Sadistic joy killing is not at all uncommon either. (See this post.)
If you know that your neighbor may very possibly murder someone, it might be wise not to visit him too often. “Socializing” through anonymous Internet accounts may be the better way to go – with no names, addresses, phone numbers or photographs involved. At least not real photographs.
It doesn’t have to be like this.
In the 1950’s American minds had not yet been completely poisoned by Darwin’s monkey myth (also known as evolution). People believed that they were not merely apes who, logically, should behave like gorillas. They believed that God had created them, that they had a soul and that God would hold them accountable for their behavior.
There are, thank God, still places like this.
Take for example the neighborhood I live in. People believe in God and they believe that He commanded us to love each other. We celebrate the Sabbath and Jewish holidays together. We don’t gun each other down in family arguments. People are not perfect, but they are human and civilized.
It can be like that everywhere. I have a dream.
Posted by jewish philosopher at 10:59 AM
Sunday, June 22, 2008
Taylor Paschal-Placker age 13
Skyla Whitaker age 11
According to news reports, the above two young girls went for a brief walk on Sunday, June 8, 2008 near their homes in Oklahoma. They were soon afterwards found shot to death by an unknown killer.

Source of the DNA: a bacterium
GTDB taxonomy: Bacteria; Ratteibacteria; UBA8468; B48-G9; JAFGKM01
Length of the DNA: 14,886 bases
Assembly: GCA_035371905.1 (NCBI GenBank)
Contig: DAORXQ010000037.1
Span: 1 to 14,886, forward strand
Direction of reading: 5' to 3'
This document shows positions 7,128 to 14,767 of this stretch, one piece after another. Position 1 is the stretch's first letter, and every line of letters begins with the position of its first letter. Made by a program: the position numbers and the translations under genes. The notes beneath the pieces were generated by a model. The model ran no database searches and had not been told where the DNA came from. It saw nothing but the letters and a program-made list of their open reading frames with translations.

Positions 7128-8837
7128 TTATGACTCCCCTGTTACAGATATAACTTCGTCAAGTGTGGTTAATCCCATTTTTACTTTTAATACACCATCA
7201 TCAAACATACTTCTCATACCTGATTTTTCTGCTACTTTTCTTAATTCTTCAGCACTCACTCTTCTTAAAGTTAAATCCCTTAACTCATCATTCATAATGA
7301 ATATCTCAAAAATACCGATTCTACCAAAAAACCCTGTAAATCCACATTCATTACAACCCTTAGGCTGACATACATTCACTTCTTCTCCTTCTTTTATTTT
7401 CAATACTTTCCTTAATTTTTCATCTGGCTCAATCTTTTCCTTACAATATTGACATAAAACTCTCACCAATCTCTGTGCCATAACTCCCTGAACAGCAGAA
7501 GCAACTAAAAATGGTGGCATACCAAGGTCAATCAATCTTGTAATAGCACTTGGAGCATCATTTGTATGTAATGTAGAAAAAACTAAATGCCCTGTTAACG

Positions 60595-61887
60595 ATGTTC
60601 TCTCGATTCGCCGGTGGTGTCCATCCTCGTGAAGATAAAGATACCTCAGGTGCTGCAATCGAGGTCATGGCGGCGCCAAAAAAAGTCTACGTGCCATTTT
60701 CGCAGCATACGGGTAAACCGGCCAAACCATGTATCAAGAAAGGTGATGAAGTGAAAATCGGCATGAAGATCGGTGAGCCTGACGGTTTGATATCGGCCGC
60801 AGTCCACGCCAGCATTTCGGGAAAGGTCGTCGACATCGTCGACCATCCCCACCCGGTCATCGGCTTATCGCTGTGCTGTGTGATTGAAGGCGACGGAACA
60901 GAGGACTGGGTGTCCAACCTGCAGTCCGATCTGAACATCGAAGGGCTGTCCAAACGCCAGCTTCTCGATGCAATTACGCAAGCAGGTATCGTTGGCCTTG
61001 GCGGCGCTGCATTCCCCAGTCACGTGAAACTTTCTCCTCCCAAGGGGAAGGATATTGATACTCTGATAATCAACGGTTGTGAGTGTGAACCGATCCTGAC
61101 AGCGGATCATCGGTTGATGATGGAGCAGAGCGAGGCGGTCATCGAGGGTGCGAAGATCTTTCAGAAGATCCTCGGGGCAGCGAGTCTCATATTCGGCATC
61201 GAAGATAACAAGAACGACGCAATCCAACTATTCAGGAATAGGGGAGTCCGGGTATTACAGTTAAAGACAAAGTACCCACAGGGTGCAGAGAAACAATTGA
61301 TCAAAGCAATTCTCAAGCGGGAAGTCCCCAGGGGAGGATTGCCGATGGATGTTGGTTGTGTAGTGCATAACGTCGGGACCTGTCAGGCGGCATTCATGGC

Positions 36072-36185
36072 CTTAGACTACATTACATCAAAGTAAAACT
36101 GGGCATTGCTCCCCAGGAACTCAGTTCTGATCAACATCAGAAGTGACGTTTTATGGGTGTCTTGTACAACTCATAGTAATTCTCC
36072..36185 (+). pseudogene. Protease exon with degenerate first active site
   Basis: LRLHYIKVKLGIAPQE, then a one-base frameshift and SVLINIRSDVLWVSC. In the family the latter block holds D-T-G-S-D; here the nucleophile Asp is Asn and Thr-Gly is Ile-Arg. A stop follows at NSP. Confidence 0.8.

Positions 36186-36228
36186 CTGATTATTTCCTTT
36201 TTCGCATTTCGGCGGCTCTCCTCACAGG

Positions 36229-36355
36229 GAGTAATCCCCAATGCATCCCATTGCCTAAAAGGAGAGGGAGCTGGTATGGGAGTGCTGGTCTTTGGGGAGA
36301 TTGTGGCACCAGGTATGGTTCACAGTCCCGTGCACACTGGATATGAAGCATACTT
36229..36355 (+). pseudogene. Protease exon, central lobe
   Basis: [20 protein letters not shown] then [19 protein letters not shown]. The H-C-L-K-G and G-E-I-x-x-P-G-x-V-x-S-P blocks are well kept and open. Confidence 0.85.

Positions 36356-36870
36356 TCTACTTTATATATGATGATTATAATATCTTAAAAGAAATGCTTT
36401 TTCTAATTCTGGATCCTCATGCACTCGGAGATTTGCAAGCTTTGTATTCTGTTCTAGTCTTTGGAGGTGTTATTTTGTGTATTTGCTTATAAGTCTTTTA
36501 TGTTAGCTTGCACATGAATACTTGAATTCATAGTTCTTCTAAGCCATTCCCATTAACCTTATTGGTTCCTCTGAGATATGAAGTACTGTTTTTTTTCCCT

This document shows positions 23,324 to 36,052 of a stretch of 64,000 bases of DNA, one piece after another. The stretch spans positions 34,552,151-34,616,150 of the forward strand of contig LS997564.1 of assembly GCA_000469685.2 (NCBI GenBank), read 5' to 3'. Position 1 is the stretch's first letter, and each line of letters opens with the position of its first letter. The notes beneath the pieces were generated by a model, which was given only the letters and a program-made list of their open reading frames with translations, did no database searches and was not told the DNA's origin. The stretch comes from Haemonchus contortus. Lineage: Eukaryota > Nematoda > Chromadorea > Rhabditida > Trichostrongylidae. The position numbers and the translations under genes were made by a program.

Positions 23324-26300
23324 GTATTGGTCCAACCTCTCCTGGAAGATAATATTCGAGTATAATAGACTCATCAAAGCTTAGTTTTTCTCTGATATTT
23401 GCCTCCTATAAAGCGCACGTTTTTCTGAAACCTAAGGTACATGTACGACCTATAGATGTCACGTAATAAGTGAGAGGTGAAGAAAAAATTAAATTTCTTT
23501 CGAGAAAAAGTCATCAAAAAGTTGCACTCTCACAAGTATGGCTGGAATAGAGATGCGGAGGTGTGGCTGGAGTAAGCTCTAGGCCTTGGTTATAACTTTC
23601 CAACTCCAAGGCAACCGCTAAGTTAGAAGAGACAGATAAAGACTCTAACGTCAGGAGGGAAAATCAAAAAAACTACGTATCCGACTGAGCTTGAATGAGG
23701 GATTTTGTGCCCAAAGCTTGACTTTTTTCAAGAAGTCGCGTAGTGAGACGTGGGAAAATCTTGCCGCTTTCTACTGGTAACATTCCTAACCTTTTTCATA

Any normal human being would be outraged by this act of brutality; however from the point of view of an atheist, the killer should actually be congratulated for his success. He enjoyed the excitement of killing at will and most probably will never be caught and punished. [As of 11/11/2008, no arrests have been made.] From the atheistic point of view, the killer has no soul and there is no afterlife, so of course he will never be held accountable before any heavenly tribunal. Although no atheist would have the audacity to admit it, deep in his heart every atheist must be filled with admiration for a man like this.
It is hard to imagine a more evil and dangerous philosophy.
Posted by jewish philosopher at 6:20 PM
Sunday, June 15, 2008
[the land of milk and honey]
This Saturday morning Jews all over the world will read the account of the Twelve Spies (Numbers 13 and 14) in their synagogues.
The story is basically as follows: After leaving Egypt, receiving the Torah and building the Tabernacle, the Israelites are poised to enter the Land of Canaan. However, at the last moment, they mutiny and refuse to invade. It’s as if all 200,000 troops involved in the Normandy Landings refused to go at the last minute. God punishes the Israelites by forcing them to remain in the desert for forty years.